I think I’ve told you that, as a child, I wanted to be any number of things from professional concoction maker to rock climber extraordinaire. My first real big dream was to become a writer, or more specifically, a published author who could make my living from my writing. Strangely enough, I think my yearning to write came from the most unlikely of sources – my fourth-grade teacher.
“That’s not strange at all!” You might argue. “Teachers are the light of the world! They are supposed to inspire you!” And, while that may be true in a perfect society, this teacher was NOT one of those.
She was mean. She was cruel and sarcastic. Worst of all, she was a bully. It was in this class that my teacher would gleefully announce my spelling test grades to the class, “23 out of 24… WRONG! Class, please laugh at Heather” Everyone laughed in the vain hope that if they laughed loud enough they would not be next. My best friend in the class was dyslexic, and nearly every day, she would lift the lid of her desktop and hide her head inside while she cried silently after whatever tongue- lashing she had just endured from the teacher. It infuriated me.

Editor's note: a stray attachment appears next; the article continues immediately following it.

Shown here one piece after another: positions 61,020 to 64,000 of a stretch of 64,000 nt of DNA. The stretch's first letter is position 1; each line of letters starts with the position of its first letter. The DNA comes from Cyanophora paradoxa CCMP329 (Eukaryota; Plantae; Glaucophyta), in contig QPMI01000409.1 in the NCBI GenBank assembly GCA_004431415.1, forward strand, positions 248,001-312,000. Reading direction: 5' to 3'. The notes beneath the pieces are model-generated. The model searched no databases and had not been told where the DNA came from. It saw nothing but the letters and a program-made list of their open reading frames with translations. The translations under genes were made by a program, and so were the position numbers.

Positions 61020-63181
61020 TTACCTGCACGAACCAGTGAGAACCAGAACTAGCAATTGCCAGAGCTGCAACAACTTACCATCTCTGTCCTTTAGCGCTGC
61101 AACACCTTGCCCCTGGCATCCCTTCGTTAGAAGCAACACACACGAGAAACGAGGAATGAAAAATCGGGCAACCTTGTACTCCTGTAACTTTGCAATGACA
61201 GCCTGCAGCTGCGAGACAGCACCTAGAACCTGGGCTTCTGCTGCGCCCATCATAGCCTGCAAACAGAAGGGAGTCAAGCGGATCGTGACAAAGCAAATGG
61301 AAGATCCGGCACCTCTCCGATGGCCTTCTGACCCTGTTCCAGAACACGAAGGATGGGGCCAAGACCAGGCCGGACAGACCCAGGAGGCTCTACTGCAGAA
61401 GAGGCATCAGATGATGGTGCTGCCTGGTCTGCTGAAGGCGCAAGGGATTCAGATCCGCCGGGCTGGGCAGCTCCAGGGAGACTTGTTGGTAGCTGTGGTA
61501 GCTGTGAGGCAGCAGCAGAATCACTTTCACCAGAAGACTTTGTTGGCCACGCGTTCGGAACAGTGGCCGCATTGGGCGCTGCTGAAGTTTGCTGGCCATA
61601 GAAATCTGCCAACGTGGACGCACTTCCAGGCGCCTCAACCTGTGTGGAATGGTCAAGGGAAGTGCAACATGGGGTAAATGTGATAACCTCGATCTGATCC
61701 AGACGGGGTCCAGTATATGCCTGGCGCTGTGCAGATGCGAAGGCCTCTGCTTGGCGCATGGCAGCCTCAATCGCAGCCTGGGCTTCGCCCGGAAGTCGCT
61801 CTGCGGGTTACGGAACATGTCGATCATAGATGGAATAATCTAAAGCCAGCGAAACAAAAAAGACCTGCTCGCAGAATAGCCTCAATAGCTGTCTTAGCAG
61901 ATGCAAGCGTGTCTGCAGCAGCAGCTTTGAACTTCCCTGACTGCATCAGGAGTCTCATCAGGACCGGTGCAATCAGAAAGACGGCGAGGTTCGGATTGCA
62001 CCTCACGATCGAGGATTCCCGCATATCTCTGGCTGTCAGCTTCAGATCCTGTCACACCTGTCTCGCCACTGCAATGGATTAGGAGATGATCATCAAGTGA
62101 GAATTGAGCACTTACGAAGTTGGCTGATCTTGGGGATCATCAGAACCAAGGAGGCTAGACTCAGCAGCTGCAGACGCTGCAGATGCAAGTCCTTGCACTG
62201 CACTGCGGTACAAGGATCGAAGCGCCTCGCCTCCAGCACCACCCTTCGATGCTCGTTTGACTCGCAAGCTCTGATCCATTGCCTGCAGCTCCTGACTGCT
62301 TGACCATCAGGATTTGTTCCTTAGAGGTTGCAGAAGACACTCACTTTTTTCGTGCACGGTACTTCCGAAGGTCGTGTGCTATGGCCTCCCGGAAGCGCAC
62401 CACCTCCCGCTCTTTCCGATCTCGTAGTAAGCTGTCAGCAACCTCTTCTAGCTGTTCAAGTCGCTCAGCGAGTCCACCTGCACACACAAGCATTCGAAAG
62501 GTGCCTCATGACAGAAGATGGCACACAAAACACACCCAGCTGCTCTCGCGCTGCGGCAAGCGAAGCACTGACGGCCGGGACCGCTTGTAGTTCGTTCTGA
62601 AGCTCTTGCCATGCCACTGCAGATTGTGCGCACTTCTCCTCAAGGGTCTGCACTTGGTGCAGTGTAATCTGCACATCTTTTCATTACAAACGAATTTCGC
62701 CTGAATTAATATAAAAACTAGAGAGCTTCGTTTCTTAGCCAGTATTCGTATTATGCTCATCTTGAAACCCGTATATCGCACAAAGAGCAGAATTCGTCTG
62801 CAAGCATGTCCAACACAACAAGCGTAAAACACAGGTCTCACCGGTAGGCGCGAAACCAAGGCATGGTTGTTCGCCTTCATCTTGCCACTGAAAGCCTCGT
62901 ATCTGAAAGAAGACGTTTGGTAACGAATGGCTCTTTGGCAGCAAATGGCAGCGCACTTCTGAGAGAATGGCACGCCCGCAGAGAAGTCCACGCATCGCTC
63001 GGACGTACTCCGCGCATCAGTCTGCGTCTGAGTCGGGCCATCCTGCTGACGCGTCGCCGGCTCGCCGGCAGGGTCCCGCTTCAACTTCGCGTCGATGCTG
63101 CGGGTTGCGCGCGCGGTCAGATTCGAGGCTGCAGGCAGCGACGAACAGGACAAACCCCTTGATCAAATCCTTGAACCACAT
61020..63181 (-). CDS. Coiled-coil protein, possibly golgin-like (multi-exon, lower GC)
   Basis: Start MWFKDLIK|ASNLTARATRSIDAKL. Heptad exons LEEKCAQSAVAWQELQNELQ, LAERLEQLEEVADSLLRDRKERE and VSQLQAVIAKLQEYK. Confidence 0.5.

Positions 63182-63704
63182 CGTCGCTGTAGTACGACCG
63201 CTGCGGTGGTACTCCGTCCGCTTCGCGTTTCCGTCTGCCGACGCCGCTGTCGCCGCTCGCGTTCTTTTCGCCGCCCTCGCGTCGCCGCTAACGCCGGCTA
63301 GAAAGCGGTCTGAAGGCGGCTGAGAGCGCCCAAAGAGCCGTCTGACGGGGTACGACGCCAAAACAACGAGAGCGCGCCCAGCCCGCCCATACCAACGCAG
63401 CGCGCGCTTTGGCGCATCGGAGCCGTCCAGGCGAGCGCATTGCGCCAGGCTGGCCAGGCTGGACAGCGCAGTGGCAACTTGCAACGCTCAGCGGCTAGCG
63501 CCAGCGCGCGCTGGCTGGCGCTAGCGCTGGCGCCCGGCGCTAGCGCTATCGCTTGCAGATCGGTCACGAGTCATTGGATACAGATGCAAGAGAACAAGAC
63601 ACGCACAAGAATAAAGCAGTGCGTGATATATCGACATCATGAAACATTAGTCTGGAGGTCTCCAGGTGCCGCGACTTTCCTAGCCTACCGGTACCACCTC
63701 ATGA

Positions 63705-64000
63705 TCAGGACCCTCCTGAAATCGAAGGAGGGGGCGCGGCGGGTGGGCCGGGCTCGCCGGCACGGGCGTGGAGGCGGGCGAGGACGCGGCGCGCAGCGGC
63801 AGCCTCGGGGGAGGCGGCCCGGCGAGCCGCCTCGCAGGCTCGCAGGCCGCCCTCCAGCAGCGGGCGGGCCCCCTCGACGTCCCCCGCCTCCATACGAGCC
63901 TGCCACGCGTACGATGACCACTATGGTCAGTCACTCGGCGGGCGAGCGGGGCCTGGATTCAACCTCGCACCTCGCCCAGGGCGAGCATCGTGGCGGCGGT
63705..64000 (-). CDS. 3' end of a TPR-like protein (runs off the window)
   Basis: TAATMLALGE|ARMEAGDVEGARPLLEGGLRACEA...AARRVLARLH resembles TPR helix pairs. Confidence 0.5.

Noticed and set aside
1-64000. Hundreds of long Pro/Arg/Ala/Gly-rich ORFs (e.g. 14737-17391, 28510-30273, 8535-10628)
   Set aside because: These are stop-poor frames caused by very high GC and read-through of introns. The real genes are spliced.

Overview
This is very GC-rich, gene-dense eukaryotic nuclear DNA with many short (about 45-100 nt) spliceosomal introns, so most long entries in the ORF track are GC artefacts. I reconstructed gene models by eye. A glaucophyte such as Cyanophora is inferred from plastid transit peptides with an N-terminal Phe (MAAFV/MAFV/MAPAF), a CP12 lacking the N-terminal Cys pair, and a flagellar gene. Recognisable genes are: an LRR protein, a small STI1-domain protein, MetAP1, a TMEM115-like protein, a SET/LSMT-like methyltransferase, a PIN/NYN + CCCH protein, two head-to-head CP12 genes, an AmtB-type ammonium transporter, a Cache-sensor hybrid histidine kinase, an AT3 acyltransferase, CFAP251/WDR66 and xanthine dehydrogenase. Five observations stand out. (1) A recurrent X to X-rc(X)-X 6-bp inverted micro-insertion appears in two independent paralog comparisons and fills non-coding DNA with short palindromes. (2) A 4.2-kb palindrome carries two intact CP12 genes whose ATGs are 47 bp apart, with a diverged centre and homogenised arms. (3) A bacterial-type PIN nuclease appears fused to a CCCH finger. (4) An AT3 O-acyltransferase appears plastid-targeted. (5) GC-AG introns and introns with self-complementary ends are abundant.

It was true – I was an abominable speller, but none of the ridicule she dispensed to me, or my compatriot did an ounce of good towards our improvement. There was, however, one way I could force her to respect me – writing.
Each week, the teacher would write five or so titles on the board, they were usually alliterative in nature, and sometimes wacky. The assignment was always the same – write a story revolving around one of those titles, and on Friday, they would be read aloud to the class for a vote. The first prize was green jelly spearmint leaf candies; second place was stale potato chips or pretzels. Anything after that got nothing. Week after week, the class voted. Week after week, she was forced to grit her teeth, pry open the metal tin, and let me take my spearmint leaf candy. I still love those candies! She could not deny me in those moments, and I pursued short story perfection with a vengeance born of humiliation and determination.
That extended exposition was to introduce the idea that my love of writing only grew from there, and from that, my dream of becoming a writer. The dream never died, but was put on the back burner since almost all of my writing and reading revolved around my teaching for the next 20 years.
As you may know, I was hit by a drunk driver a couple of years back and had to give up my teaching position. In the time I’ve been home, I began writing again. My daughter occasionally reads my blog and suggested I publish a story she read about in one of my posts. So, this weekend, I published my first short-short story on Kindle. The book I’m writing is in the revision stage and, I promise you will be the first to know when I publish. Baby steps to BIG DREAMS 🙂
What baby steps have you taken?